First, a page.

5.   Teaching
 
For students wishing to pursue an academic career, gaining experience in teaching is often essential for securing an academic position. Research students are normally expected to become progressively more involved in the teaching of the School. As such, students typically are involved in teaching undergraduates through tutorial presentation, correcting assignments or lecturing. As they progress through their programme students are also expected to develop a teaching portfolio that reflects their broad sociological knowledge as well as their specific research interests. This can involve contributing to lectures for undergraduate modules under the supervision of a module coordinator. These activities are considered essential for the career development and are strongly supported within the School. In UCD, the Centre for Teaching and Learning provides a range of courses oriented towards the development of effective teaching skills, and students are expected to attend appropriate courses.

6.   Supervision (Doctoral Studies Panel or Research Masters Panel)

Each student accepted onto the PhD or MLitt programme will be allocated a supervisory panel - Doctoral Studies Panel or Research Masters Panel. That normally comprises your principal supervisor and two additional advisors. In special circumstances, two members of the panel may be appointed 'main supervisors', although one of these will retain overall administrative responsibility for the student. A Research and Profession Development Plan (RPDP) is required and the student’s Panel will work with them on developing this. The role of the supervisors is to direct and advise the student in developing a focused research question, conducting the research, and completing the thesis. In addition to advice provided throughout the PhD  or MLitt process, an important role of supervisors is to provide detailed written feedback on draft chapters, and to ensure that the student is making satisfactory progress in terms of career development generally. The main supervisor, in particular, can be expected to provide appropriate advice on preparing conference presentations and submitting material for publication in academic outlets.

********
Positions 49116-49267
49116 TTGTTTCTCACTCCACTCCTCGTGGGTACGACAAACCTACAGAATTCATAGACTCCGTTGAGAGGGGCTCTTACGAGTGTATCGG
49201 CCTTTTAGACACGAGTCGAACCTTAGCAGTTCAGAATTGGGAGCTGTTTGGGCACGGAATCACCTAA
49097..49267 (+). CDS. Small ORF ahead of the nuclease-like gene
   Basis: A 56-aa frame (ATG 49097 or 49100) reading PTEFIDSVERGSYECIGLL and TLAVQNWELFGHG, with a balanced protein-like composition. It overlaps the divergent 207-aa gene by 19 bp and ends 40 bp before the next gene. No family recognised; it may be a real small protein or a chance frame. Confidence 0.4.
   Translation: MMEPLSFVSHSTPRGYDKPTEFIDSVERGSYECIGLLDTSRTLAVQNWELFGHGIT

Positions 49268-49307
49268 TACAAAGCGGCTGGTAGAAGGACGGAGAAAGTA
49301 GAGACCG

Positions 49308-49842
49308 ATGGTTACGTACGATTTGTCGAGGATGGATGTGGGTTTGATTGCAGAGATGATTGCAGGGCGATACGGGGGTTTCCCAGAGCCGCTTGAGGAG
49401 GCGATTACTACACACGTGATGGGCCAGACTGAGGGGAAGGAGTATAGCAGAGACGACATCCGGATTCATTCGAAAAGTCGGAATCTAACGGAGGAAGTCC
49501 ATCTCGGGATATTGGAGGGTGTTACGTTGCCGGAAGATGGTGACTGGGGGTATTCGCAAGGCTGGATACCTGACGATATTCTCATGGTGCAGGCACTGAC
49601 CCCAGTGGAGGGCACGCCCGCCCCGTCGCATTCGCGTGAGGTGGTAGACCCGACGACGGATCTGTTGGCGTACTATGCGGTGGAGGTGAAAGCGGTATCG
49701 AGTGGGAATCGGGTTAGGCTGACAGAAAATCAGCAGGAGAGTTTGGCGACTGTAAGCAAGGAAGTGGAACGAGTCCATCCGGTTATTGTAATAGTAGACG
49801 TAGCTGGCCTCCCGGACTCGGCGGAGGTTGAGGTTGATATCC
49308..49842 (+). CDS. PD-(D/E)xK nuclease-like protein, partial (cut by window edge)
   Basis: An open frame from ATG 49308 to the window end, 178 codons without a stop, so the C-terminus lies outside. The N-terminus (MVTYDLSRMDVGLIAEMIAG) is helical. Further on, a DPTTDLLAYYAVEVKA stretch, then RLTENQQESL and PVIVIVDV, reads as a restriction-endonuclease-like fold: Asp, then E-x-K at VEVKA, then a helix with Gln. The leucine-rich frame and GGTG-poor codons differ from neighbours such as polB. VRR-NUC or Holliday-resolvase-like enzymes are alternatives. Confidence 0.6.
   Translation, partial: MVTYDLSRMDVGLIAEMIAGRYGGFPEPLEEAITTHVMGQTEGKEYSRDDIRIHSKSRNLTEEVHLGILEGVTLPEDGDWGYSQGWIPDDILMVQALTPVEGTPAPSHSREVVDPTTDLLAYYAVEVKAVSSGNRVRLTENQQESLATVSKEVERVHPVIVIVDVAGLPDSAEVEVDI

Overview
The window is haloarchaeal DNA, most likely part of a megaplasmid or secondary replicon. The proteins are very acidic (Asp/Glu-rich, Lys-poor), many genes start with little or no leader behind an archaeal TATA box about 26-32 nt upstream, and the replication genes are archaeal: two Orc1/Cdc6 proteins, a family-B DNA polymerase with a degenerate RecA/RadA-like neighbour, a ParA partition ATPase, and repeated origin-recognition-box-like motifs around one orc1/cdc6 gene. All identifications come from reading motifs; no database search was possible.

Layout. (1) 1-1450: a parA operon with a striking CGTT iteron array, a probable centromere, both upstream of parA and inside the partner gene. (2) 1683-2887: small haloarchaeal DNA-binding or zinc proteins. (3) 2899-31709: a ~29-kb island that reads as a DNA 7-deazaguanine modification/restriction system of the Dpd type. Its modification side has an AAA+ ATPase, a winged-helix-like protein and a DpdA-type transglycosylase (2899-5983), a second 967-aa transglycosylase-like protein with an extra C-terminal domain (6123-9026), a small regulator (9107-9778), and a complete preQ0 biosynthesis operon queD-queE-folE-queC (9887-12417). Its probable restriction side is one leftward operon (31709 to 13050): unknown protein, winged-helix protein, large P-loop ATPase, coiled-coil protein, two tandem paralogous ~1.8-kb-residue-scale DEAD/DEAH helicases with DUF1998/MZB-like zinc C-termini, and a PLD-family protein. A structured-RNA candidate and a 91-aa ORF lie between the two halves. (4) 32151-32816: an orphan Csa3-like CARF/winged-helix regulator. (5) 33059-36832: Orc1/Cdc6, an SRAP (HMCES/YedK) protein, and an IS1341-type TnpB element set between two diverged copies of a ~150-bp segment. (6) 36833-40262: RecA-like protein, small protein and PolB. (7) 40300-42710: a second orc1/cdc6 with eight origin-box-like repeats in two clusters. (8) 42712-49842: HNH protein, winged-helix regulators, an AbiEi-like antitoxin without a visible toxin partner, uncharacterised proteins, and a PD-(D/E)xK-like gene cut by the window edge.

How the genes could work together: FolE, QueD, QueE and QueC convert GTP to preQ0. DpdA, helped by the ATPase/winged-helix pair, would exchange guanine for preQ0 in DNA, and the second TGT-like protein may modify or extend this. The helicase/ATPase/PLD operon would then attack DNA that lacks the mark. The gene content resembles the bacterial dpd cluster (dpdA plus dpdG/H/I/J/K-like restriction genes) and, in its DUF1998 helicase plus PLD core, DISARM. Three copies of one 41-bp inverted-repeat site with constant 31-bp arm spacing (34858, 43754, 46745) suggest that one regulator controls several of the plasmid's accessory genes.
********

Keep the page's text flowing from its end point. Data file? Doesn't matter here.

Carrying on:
Panel meetings should be held regularly and they may be held more often at different stages of the research, particularly as the research programme is being focused and refined. In advance of every meeting, the student should submit written work to their Panel. Following each meeting, a formal record (on an RPDP form) should be  completed and signed, outlining what has been discussed and detailing any relevant activities that student or supervisor have undertaken to do for the next meeting.

 

Funding

Scholarships

Please note that our Scholarship scheme is under review and updated information wil be provided shortly.  Please check back again.

Last year the School of Sociology offered up to two PhD scholarships under the College of Social Sciences and Law Research Scholarship scheme.  The awards were intended to underline both the College and University’s commitment to the pursuit of excellence in research and graduate education. The overall aim was to attract applicants of the highest academic standards to participate in and expand School-based structured PhD programmes in the College of Social Sciences and Law (CSSL).  The value of the Scholarship was equivalent to the EU fee rate and may be awarded for a period of up to four years.

Tutoring

  • Students who are assigned tutoring responsibilities and complete at least six hours a week over the academic year are entitled to a fee concession of approx. €3,025 (approx half the EU fee rate).  

Bursary

  • The School runs the Mary Kelly Bursary which is offered to new PhD & MLitt students and Taught Masters students. The Bursary is worth €2,000.

Other Sources of Funding

  • Many of our students have been successful in obtaining scholarships and other financial awards from outside funding agencies. Please see link above for further information.

 

Fees

PhD and Research Masters (MLitt) for 2018/19:

EU: fee per year - €6,170 (full-time)
fee per year - €4,080 (part-time)
non-EU: fee per year - €11,885 (full-time)

Fees are subject to change

Tuition fee information is available on the UCD Fees website.
Please note that the School of Sociology is under the College of Social Sciences and Law.

Inquiries

  • For further academic inquiries please contact: Dr Alice Feldman at alice.feldman@ucd.ie 
  • Other enquiries about the PhD/MLitt programmes please contact our PhD/MLitt Programme Manager: Veronica Barker at Veronica.Barker@ucd.ie or Phone: +353 (0)1 716 8510.